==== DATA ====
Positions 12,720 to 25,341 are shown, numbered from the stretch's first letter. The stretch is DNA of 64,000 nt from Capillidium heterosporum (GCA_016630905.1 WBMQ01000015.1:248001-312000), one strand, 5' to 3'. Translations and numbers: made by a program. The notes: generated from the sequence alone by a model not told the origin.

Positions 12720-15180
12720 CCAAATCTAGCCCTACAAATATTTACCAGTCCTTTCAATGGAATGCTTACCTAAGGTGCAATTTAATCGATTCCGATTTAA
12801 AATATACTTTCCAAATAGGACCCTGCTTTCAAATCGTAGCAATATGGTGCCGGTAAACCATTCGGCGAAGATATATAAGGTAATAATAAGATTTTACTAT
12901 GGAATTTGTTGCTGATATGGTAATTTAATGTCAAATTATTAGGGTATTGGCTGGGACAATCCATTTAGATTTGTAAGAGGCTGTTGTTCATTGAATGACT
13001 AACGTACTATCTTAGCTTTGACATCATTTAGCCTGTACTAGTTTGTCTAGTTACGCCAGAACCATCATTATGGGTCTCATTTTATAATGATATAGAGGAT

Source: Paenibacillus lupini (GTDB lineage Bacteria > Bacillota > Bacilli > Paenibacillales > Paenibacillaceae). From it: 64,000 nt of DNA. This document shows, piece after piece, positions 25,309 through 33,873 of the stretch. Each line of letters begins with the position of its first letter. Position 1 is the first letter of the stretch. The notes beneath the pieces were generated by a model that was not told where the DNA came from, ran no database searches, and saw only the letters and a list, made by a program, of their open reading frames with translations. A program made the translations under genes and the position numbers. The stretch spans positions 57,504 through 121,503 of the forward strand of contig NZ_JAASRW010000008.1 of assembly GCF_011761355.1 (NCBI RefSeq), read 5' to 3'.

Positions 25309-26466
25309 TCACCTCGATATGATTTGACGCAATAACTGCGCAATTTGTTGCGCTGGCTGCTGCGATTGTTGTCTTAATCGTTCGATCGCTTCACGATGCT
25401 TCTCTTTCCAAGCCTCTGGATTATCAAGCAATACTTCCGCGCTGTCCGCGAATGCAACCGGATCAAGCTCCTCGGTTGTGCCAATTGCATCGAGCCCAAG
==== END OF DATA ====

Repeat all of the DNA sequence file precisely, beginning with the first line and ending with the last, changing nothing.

Positions 12,720 to 25,341 are shown, numbered from the stretch's first letter. The stretch is DNA of 64,000 nt from Capillidium heterosporum (GCA_016630905.1 WBMQ01000015.1:248001-312000), one strand, 5' to 3'. Translations and numbers: made by a program. The notes: generated from the sequence alone by a model not told the origin.

Positions 12720-15180
12720 CCAAATCTAGCCCTACAAATATTTACCAGTCCTTTCAATGGAATGCTTACCTAAGGTGCAATTTAATCGATTCCGATTTAA
12801 AATATACTTTCCAAATAGGACCCTGCTTTCAAATCGTAGCAATATGGTGCCGGTAAACCATTCGGCGAAGATATATAAGGTAATAATAAGATTTTACTAT
12901 GGAATTTGTTGCTGATATGGTAATTTAATGTCAAATTATTAGGGTATTGGCTGGGACAATCCATTTAGATTTGTAAGAGGCTGTTGTTCATTGAATGACT
13001 AACGTACTATCTTAGCTTTGACATCATTTAGCCTGTACTAGTTTGTCTAGTTACGCCAGAACCATCATTATGGGTCTCATTTTATAATGATATAGAGGAT

Source: Paenibacillus lupini (GTDB lineage Bacteria > Bacillota > Bacilli > Paenibacillales > Paenibacillaceae). From it: 64,000 nt of DNA. This document shows, piece after piece, positions 25,309 through 33,873 of the stretch. Each line of letters begins with the position of its first letter. Position 1 is the first letter of the stretch. The notes beneath the pieces were generated by a model that was not told where the DNA came from, ran no database searches, and saw only the letters and a list, made by a program, of their open reading frames with translations. A program made the translations under genes and the position numbers. The stretch spans positions 57,504 through 121,503 of the forward strand of contig NZ_JAASRW010000008.1 of assembly GCF_011761355.1 (NCBI RefSeq), read 5' to 3'.

Positions 25309-26466
25309 TCACCTCGATATGATTTGACGCAATAACTGCGCAATTTGTTGCGCTGGCTGCTGCGATTGTTGTCTTAATCGTTCGATCGCTTCACGATGCT
25401 TCTCTTTCCAAGCCTCTGGATTATCAAGCAATACTTCCGCGCTGTCCGCGAATGCAACCGGATCAAGCTCCTCGGTTGTGCCAATTGCATCGAGCCCAAG